That said, different tax rules apply based on your business structure. Most small businesses (over 70% in the U.S.) are actually classified as sole proprietorships. Sole proprietorships have one owner and are not officially set up as a business with the state. This means that small business owners running a sole proprietorship will report their business income on their personal taxes.

Partnerships are businesses with multiple business owners, and the owners would each individually report their income on their personal taxes.

Corporations are legal business structures that give companies many of the rights commonly enjoyed by individuals. In this case, the business pays taxes as an entity; the owner does not report the business’ income on their personal taxes.

The corporate tax rate is now 21%, down from 37%, thanks to the Tax Cuts and Job Act signed in December 2017. This rate affects larger businesses and those considered corporations for tax purposes. The 21% is a flat rate and has no expiration date.

A Limited Liability Company’s (LLC) tax rate depends on its business structure: sole proprietorship, partnership, or corporation.

Accounting You Can Count On

What Taxes Do Small Businesses Pay?

Small business owners can expect to pay several different taxes based on their business income—even if they file those earnings at their personal income tax rate. These taxes for small business owners include:

  • Income tax. First and foremost, you’ll need to pay federal and state income tax, as applicable in your region.
  • Self-employment taxes. This covers social security and Medicare. Most small businesses will need to pay this, which is currently at a tax rate of 15.3%.
  • Payroll tax. Small businesses must pay 7.25% of an employee’s gross payroll earnings. Unemployment and workers’ compensation taxes may also apply.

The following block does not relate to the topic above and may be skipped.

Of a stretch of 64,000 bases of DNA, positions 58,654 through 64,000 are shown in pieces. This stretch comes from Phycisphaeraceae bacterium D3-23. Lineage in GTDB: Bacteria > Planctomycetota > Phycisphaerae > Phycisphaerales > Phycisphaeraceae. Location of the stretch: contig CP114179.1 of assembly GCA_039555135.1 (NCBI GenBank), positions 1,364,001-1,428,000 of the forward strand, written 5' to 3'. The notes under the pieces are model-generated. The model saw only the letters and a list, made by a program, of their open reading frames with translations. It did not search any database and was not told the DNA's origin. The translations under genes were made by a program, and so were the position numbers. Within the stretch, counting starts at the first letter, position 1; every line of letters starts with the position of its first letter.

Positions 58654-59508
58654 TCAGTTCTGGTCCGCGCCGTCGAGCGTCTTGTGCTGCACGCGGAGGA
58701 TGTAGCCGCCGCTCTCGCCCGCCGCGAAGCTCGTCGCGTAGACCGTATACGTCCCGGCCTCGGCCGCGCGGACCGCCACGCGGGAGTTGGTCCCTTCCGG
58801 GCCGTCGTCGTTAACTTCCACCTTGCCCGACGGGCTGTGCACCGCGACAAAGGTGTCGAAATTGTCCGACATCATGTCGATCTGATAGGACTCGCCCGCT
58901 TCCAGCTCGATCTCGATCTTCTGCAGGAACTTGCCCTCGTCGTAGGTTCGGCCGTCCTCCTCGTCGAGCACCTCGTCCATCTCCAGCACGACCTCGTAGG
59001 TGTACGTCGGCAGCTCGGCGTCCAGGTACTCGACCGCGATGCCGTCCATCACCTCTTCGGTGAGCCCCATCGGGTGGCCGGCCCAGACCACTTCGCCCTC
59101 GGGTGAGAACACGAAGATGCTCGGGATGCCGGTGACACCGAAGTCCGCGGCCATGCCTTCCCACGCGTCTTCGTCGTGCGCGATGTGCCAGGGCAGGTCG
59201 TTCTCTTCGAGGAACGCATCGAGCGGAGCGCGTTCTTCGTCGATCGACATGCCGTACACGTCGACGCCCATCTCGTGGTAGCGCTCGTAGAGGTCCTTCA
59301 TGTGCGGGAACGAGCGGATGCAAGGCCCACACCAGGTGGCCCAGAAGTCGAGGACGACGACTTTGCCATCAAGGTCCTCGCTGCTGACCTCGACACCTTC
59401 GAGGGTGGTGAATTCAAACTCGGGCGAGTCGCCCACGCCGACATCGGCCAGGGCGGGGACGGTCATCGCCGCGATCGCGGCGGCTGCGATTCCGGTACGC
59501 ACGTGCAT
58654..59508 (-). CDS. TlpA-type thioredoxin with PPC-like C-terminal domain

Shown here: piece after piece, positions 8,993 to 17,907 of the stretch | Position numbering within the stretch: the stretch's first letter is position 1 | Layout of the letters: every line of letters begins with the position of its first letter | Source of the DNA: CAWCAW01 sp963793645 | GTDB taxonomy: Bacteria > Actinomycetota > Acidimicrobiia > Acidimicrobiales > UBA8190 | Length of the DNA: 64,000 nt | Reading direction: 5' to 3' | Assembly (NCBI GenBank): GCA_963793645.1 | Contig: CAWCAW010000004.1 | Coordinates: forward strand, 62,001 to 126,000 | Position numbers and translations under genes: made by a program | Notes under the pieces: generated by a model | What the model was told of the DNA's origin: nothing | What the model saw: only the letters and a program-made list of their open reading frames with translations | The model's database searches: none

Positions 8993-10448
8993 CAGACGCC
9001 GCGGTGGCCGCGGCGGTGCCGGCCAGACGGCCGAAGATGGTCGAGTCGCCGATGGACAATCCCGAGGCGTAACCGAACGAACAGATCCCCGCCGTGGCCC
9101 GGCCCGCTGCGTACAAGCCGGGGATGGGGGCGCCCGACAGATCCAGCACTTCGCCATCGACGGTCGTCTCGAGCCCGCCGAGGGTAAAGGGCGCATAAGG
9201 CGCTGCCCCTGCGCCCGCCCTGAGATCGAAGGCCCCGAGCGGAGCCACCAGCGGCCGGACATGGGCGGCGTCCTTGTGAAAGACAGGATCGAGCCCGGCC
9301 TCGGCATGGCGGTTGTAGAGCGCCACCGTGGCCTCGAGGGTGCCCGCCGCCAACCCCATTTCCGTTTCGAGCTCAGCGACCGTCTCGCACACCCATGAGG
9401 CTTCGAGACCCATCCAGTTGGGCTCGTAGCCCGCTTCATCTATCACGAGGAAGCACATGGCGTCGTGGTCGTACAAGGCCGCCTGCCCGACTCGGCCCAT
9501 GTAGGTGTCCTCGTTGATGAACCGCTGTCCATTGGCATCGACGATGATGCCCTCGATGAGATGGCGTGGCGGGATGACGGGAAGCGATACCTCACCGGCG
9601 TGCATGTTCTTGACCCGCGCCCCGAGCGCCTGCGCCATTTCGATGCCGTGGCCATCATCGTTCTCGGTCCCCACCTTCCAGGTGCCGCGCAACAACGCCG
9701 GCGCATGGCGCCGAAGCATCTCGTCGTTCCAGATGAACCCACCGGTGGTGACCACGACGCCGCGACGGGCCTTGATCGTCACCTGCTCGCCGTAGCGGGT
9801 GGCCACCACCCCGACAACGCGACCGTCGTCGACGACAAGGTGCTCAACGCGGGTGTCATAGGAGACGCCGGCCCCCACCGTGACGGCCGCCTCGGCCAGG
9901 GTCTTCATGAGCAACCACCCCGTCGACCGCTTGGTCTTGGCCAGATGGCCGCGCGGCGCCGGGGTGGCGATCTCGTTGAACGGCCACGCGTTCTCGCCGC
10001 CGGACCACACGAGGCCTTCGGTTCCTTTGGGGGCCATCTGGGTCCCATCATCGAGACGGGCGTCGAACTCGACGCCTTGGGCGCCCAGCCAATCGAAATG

• Capital gains taxes. This is taxation on investments or the sale of your assets. Assets held for more than a year are taxed at a capital gains tax rate of 0%, 15%, or 20%, depending on total income, with higher rates applying to higher business income. Assets held for less than a year are considered part of the business’ income and are taxed as ordinary income according to personal income brackets.
  • Property tax. Any buildings or land owned by the small business will be subject to property tax. Property tax rates can vary from 0.18% to 1.89%, depending on the state in which the small business is located.
  • Dividend tax. Dividends resulting from investments made by a small business are considered income and are taxed according to the owner’s tax bracket or the corporate tax rate, depending on the company’s business structure.

What Is the Small Business Tax Rate by State?

State income tax and other state taxes have changed thanks to the Tax Cuts and Job Act. Not all states have an income tax—in fact, some states have business taxes that are more favorable for small businesses than others.


For example, Florida is one of the best states for small business owners because it has no individual income tax. Nevada has no corporate or individual income tax, and New Hampshire has no sales tax. The most favorable states usually lack a major tax for small businesses.